The healthcare market anticipated some turbulent times, speculating about what uncertain future was in store while the Coronavirus was "spinning up." For example, John Talaga, executive vice president and general manager, healthcare at Flywire, predicted that at least some of Flywire’s healthcare clients might face a 30 percent revenue shortfall this year.
“Everyone looks at the base case and the worst case, and we certainly didn't hit the worst case for most of the big systems,” noted Talaga. “Volumes went down. But what's happening now is there is a rebound cause even as [the virus] is still going on.”
Still, along with the low volumes providers have dealt with in the past few months, Talaga notes that there has been a lingering impact from the lag time of payments from insurance companies and patients. A large percent of medical billing often falls upon patients -- as much as 30 percent at present, he notes.
The deficit for primary care practices stands at about $15 billion, as consumers inch back toward at least some semblance of normalcy when it comes to healthcare, at least for preventative care.
The pandemic, then, has been spurring healthcare providers to be motivated to change — to approach their patients with personalized payment plans, revamped billing practices — and a renewed effort to understand what’s affordable.
“It's about being able to identify what patient's financial capacity to pay and being able to tailor those engagement interactions and communications to the patient.”
That means considering payment plans or “intelligent discounts” that will help keep patients on track to get the care they need.
Those flexible payment options are best extended at what Talaga termed the point of commerce — not necessarily the point of service or pre-service. Simply offering a range of payment options can be an influencer in getting patients to purchase and use what’s on offer — in this case, healthcare. Flexible payment options may also encourage users to embrace additional procedures and services and add it to the rolling tally, paid down over time, in a way that engenders loyalty.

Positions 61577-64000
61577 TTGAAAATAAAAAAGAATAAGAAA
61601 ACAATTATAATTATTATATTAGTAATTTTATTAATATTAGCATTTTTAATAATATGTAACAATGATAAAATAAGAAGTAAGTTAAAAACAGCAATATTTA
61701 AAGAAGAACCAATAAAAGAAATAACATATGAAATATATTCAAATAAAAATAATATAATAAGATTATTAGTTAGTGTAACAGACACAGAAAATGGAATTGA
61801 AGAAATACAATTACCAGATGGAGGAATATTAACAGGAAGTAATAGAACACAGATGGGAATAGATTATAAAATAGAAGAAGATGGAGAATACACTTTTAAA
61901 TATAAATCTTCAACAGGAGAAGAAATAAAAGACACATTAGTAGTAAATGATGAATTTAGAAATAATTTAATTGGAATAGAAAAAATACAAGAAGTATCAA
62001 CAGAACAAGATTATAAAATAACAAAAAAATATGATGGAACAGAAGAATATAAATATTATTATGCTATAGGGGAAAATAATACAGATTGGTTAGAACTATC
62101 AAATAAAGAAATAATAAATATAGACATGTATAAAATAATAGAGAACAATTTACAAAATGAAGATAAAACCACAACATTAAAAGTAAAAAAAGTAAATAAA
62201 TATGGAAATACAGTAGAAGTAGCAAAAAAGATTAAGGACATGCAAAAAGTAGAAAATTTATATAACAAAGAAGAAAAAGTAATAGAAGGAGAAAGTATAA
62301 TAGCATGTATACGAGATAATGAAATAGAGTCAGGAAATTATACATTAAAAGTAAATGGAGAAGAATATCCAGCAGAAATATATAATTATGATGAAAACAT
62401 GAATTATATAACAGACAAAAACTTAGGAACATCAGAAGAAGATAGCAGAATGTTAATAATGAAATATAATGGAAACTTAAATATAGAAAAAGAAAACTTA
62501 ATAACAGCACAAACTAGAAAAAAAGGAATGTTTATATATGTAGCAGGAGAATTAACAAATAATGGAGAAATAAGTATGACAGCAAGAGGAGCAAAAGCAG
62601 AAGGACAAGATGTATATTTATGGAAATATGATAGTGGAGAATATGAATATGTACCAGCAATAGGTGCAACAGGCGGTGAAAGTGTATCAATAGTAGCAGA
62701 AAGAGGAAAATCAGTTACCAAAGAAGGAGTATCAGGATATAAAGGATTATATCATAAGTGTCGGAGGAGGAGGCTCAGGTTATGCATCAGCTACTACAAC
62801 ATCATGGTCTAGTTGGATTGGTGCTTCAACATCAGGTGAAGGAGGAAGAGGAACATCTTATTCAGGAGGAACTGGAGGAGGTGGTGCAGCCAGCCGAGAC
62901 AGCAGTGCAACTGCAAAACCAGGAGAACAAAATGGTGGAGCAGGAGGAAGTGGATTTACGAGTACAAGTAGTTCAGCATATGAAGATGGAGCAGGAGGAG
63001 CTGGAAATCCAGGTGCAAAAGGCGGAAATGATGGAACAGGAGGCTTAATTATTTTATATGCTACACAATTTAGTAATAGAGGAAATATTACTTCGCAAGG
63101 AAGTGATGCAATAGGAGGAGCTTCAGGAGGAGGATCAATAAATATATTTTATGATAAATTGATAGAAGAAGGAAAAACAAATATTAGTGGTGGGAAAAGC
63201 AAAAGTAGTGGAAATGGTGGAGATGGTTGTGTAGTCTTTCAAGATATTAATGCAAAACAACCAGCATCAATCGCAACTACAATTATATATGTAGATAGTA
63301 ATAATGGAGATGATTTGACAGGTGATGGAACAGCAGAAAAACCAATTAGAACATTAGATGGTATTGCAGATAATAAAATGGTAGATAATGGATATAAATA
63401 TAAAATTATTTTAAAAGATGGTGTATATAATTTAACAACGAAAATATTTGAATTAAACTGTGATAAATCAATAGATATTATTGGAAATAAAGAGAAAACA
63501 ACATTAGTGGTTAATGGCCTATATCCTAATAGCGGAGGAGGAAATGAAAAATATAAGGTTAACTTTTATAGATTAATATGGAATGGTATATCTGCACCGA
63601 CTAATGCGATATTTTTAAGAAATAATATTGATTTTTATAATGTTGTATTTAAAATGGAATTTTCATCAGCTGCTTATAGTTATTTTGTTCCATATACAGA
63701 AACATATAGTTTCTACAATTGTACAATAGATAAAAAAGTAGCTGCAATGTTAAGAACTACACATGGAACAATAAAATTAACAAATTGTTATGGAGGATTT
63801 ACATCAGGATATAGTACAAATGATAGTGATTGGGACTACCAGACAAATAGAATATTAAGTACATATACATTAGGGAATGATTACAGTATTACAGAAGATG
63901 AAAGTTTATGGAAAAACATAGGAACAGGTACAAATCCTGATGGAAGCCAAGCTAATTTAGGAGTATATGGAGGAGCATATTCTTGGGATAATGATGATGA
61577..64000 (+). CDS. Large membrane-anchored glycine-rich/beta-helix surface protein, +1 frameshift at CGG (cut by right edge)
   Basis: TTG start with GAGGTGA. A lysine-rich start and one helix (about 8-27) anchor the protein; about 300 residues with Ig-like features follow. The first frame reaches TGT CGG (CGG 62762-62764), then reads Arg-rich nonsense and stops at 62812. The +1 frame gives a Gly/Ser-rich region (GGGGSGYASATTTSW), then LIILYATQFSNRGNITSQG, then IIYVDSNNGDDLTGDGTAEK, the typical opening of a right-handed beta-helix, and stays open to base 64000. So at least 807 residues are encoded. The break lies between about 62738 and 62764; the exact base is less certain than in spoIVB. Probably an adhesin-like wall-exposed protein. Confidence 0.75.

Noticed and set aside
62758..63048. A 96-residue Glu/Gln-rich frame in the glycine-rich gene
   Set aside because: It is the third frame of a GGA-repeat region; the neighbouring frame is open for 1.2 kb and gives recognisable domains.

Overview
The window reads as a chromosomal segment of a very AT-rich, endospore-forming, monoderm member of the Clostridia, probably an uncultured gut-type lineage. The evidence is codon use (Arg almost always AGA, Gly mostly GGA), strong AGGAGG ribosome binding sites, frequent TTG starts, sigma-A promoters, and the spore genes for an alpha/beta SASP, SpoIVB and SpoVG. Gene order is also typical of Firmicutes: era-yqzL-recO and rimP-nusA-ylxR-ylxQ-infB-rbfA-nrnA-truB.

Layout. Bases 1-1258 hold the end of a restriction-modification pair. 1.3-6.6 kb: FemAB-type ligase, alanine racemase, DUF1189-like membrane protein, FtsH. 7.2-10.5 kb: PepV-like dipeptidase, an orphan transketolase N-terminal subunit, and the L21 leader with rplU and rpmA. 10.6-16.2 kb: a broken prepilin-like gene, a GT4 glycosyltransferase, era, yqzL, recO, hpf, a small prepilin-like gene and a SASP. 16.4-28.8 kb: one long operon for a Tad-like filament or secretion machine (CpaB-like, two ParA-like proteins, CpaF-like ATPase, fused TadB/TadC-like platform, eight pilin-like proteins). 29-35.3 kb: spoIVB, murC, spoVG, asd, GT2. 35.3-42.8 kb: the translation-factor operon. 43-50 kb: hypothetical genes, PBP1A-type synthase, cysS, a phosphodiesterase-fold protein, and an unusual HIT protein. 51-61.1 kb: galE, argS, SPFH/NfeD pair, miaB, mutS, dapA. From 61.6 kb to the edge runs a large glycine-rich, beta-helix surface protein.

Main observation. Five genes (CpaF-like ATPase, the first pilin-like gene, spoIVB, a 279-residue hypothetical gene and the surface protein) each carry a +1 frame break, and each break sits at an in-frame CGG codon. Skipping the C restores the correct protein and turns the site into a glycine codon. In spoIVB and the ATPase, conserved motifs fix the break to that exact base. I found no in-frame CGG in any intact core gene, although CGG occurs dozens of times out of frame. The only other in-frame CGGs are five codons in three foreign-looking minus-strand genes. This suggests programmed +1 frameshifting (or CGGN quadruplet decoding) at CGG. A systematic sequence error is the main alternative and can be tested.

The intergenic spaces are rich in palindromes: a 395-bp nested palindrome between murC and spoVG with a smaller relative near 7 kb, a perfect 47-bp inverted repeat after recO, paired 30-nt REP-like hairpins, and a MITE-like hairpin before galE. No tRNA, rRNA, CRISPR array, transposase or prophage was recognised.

Tech Companies are Helping Lower Costs
While it will take some time for hospitals to catch up to utilizing and incorporating the data from these devices, it bodes well for the future of consumer-age healthcare.
“You're never going to replace direct interaction between a doctor and a patient,” said Talaga. However, he goes on, being able to effectively communicate via online channels and wearables to lower the intimidating expense that goes into a doctor or hospital visit will bring costs down and encourage the healthcare-as-a-product model -- turning medical care into a good/service that can be browsed, mulled, and purchased, which is far more appealing to the huge millennial market, 40 percent of whom do not have a primary care physician.
We have previous featured how the COVID-19 pandemic has accelerated the digital transformation for healthcare. This is a "prime" -- pun intended -- example of how technology companies like Amazon are advancing the healthcare industry. For RCM, many healthcare organizations, RCM Companies, clearinghouses, medical lockbox companies, and billing companies are reaping the benefits of integrating Artificial Intelligence and Machine Learning technologies to electronify paper-based remittances and EOBs/EOPs, especially as much of the workforce has shifted to remote work environments.